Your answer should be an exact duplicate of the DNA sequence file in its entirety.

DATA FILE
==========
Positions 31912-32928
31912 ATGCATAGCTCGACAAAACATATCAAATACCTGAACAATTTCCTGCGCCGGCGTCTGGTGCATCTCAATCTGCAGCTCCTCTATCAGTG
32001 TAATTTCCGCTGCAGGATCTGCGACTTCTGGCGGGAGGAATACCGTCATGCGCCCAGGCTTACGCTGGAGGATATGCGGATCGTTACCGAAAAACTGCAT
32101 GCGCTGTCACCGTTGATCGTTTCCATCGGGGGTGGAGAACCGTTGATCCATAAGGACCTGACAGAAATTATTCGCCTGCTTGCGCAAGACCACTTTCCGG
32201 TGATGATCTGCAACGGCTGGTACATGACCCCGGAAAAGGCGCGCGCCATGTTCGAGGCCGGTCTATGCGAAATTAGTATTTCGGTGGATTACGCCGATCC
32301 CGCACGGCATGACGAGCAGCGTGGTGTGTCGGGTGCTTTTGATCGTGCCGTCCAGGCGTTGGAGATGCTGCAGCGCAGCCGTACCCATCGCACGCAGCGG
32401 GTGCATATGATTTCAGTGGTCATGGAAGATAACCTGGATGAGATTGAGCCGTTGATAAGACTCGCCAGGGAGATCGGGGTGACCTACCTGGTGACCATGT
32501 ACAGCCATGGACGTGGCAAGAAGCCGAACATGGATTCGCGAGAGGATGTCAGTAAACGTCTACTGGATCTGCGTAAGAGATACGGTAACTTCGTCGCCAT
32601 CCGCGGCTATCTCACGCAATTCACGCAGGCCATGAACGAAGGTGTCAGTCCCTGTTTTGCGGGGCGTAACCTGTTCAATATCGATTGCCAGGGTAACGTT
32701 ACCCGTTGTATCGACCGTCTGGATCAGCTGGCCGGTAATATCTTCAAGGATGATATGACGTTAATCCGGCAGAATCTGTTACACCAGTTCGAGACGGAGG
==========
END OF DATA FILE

Positions 31912-32928
31912 ATGCATAGCTCGACAAAACATATCAAATACCTGAACAATTTCCTGCGCCGGCGTCTGGTGCATCTCAATCTGCAGCTCCTCTATCAGTG
32001 TAATTTCCGCTGCAGGATCTGCGACTTCTGGCGGGAGGAATACCGTCATGCGCCCAGGCTTACGCTGGAGGATATGCGGATCGTTACCGAAAAACTGCAT
32101 GCGCTGTCACCGTTGATCGTTTCCATCGGGGGTGGAGAACCGTTGATCCATAAGGACCTGACAGAAATTATTCGCCTGCTTGCGCAAGACCACTTTCCGG
32201 TGATGATCTGCAACGGCTGGTACATGACCCCGGAAAAGGCGCGCGCCATGTTCGAGGCCGGTCTATGCGAAATTAGTATTTCGGTGGATTACGCCGATCC
32301 CGCACGGCATGACGAGCAGCGTGGTGTGTCGGGTGCTTTTGATCGTGCCGTCCAGGCGTTGGAGATGCTGCAGCGCAGCCGTACCCATCGCACGCAGCGG
32401 GTGCATATGATTTCAGTGGTCATGGAAGATAACCTGGATGAGATTGAGCCGTTGATAAGACTCGCCAGGGAGATCGGGGTGACCTACCTGGTGACCATGT
32501 ACAGCCATGGACGTGGCAAGAAGCCGAACATGGATTCGCGAGAGGATGTCAGTAAACGTCTACTGGATCTGCGTAAGAGATACGGTAACTTCGTCGCCAT
32601 CCGCGGCTATCTCACGCAATTCACGCAGGCCATGAACGAAGGTGTCAGTCCCTGTTTTGCGGGGCGTAACCTGTTCAATATCGATTGCCAGGGTAACGTT
32701 ACCCGTTGTATCGACCGTCTGGATCAGCTGGCCGGTAATATCTTCAAGGATGATATGACGTTAATCCGGCAGAATCTGTTACACCAGTTCGAGACGGAGG